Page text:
|Gastric H+/K+-ATPase||MODELLER, PROCHECK, PROFIT, AUTODOCK3.0,CLUSTALW, ProsaII3.0|||
|AT1 receptor||MODELLER, AUTODOCK, PROCHECK, MACROMODEL|||
|Melanin-concentrating hormone receptor 1 (MCH-R1)||MODELLER|||
|Histone deacetylases (HDACs)||MODELER 7, WHAT IF, AutoDock 3.0, BLAST|||
|Fyn tyrosine kinase||SYBYL, BLASTP, GOLD, FlexX|||
|Acetyl CoA||SWISS-MODEL, CLUSTALW,|||
|carboxylase||PROCHECK, Sybyl 7.0|
|Human histamine H4 receptor (H4R)||MOE|||
|Human dopamine (D2L and D3) receptors||MODELLER 9.2, SYBYL7.2, PROCHECK|||
|Dopamine D2 receptor MODELER, SYBYL||Clustal X 2.09, BLAST,|||
Table 8: Applications Of Homology Modeling Relevant To Ligand Design
Structure-based homology modeling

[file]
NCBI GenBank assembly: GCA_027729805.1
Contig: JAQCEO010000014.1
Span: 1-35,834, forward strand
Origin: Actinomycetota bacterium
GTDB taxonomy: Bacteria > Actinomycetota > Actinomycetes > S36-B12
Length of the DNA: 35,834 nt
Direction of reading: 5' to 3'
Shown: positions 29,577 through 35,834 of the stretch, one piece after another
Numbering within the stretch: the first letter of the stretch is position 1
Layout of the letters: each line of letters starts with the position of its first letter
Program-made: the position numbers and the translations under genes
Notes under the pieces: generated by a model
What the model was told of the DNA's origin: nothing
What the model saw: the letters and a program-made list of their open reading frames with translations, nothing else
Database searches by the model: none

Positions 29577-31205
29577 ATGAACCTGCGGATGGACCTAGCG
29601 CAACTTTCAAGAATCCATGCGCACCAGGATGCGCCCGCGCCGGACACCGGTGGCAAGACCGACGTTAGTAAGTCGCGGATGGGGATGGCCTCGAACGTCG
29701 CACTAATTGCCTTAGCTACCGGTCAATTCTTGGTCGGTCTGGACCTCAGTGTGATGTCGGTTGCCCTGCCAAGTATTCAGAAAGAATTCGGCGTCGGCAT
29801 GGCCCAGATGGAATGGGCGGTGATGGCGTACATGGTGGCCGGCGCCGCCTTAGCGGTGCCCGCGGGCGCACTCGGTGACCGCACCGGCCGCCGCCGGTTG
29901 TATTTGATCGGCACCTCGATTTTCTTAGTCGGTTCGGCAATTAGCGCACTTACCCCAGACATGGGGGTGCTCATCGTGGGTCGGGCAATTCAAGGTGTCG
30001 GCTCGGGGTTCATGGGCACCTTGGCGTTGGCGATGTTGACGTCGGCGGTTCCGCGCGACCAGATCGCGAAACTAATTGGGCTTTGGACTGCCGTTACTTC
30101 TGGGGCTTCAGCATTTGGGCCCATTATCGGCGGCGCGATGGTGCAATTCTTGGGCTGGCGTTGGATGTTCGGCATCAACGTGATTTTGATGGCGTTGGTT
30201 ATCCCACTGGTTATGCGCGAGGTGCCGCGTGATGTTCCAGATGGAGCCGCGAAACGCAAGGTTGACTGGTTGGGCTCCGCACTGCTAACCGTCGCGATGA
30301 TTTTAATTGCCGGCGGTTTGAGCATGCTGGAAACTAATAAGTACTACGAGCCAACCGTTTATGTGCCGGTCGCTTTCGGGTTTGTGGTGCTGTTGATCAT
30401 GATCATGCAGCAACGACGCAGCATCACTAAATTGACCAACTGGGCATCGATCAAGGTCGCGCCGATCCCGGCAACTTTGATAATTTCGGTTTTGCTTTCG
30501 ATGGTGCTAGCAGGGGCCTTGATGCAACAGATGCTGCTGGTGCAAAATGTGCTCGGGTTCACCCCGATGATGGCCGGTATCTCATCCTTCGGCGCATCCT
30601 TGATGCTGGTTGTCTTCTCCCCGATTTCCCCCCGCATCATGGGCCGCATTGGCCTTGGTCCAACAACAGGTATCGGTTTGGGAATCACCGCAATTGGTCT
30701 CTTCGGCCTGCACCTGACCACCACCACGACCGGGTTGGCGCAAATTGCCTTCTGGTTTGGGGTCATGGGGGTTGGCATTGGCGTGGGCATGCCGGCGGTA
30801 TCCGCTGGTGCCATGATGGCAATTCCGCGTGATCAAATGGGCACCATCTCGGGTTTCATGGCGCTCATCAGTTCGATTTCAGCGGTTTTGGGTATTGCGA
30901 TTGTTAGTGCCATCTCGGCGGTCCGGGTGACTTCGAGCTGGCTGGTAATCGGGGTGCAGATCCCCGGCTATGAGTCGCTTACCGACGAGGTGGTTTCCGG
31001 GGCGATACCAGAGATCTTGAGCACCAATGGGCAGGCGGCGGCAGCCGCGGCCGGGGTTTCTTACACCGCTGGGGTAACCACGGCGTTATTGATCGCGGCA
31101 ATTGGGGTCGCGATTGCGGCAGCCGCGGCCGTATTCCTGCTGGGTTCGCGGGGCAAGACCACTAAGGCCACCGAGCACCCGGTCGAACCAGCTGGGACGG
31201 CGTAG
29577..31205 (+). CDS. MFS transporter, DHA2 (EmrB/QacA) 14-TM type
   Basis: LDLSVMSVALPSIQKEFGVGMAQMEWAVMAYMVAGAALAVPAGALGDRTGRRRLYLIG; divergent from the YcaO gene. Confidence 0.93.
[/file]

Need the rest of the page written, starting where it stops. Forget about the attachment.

The structure based homology modelling studied are given in Table 9. Nowak et al. constructed rhodopsin-based homology model of 5-HT1A serotonin receptor. The crystal structure of bovine rhodopsin was used as a template structure. Modeller was used to produce 400 models and a cyclohexylarylpiperazine derivative was docked to all the 400 receptor models using FlexX. Ligand binding mode in the 5-HT1A receptor was analyzed based on top-scored ligand-receptor complexes. The main objectives of this study was to validate the model with a decreased conformational flexibility, which encoded the information on a shape of binding site and the spatial arrangement of specific interaction points within the binding pocket. The anaplastic lymphoma kinase (ALK) is a receptor tyrosine kinase normally expressed in neural tissues during embryogenesis is a valid target for anticancer therapy. In the absence of a resolved crystal structure of ALK, Passerini and colleagues generated homology models of the ALK kinase domain in different conformational states. The authors observed that mutation of the leucine residue in ALK to a smaller threonine residue, which was found sufficient to allow binding of the inhibitors inside the ATP pocket and consequently, inhibition of mutated ALK. Evers et al. modeled alpha1A receptor based on the X-ray structure of bovine rhodopsin (template). The authors applied a modified version of the MOBILE approach (modelling binding sites including ligand information explicitly), which modeled protein by homology including information about bound ligands as restraints, thus resulting in more relevant geometries of protein binding sites. Virtual screening study identified putative alpha1A receptor antagonists. The authors mentioned that among the 80 top-scored hits, 37 revealed affinity below 10 µM, with 24 compounds binding in the submicromolar range. Chemokine receptors (CCRs) are the members of the GPCRs, identified as potential target systems for preventing virus-cell fusion. The authors modeled a 3D structure of the human CCR5 from the bovine rhodopsin by incorporating extensive molecular dynamics simulations (MD), flexible docking of a synthetic antagonist and soft protein-protein docking with the large (70 KD) natural agonists using some novel docking protocol. The results of this combined modeling, dynamics and docking study provides new structural insights into CCR5/chemokine interactions, which may be useful in the rational design of HIV-1 entry blockers. Tuccinardi et al. developed a homology model of carbonic anhydrase (CA) IX using the X-ray structure of murine CA XIV as a template. CA IX constitutes an interesting target for cancer therapy. The authors docked one twenty four CA IX inhibitors, and the best poses were used for developing a receptorbased 3D-QSAR model. The results of the study suggested structural peculiarities which can be useful for the design of new CA IX active and CA IX/ CA II selective ligands. Avery et al.  generated highly refined homology models of Leishmania donovani farnesyl pyrophosphate synthase (LdFPPS) and Leishmania major FPPS (LmFPPS) enzyme using Trypanosoma cruzi FPPS (TcFPPS) as a reference structural homologue. The authors suggested that highly refined model along with the validated docking and scoring algorithms could be utilized to identify hits with novel scaffolds as antileishmanial agents. Pietra et al. constructed homology models of acidsensing cation-permeable, ligand-gated ion channel (hASIC1) using the crystal structure of the cASIC1 channel as a template and the known sequence of hASIC1a. ASIC channels are under intense scrutiny for their ability in sensing proton gradients. Psalmotoxin 1 (PcTx1) - a peptide isolated from the venom of the aggressive Trinidad chevron tarantula (Psalmopoeus cambridge) is a inhibitor of ASIC. The results of the study showed the way to in silico search for improved peptides, for blocking ASIC1a channels. Yuriev et al. constructed homology models of dopamine (D2, D3 and D4), serotonin (5-HT1B, 5-HT2A, 5-HT2B and 5-HT2C), histamine (H1), and muscarinic (M1) receptors using ß2-adrenergic receptor. The authors performed induced fit docking for binding site optimization and virtual screening of known ligands and decoys. The study addressed the required modeling of extracellular loop 2, which is implicated in ligand binding. Feng et al. generated homology models of cytochrome P450 sterol 14R-demethylases (CYP51s) from Penicillium digitatum (PD-CYP51). The preceding 3D structure of PD-CYP51 was further subjected to a molecular dynamic (MD) study to reduce steric clashes and obtain converged 3D modeling structure of PD-CYP51. After active site generation docking-based virtual screening was performed using FlexX/GOLD. The seven new hit compounds with comparable inhibitory activities were identified. Zhang et al. constructed homology model of human D3 receptor using the X-ray crystal structure of the human ß2AD receptor (PDB entry: 2RH1, resolution 2.4 Å) as the template structure. The authors performed combined computational study to investigate the agonist binding to the D3 receptor, which is important for the design of potent D3 receptor agonists. Marabotti et al. constructed homology models of human galactose-1-phosphate uridylyltransferase (GALT). The genetic disorder called ?classical galactosemia? or ?galactosemia I? is associated with the impairment of GALT. Mutation is associated with genetic galactosemia. The authors analyzed the impact of this mutation both on enzyme-substrate interactions as well as on inter-chain interactions. It was concluded from the study that constructed model will be useful for characterization of all galactosemialinked mutations at a molecular level. Inhibition of serum carnosinase may be a useful therapeutic approach in the treatment of diabetic nephropathy. Vistoli et al. constructed homology models of human serum carnosinase on the basis of ß-alanine synthetase structure. Homology model was validated by docking a few histidine-containing dipeptides, later on, molecular dynamics (MD) simulations were used to examine the effects of citrate ions on the activity of serum carnosinase.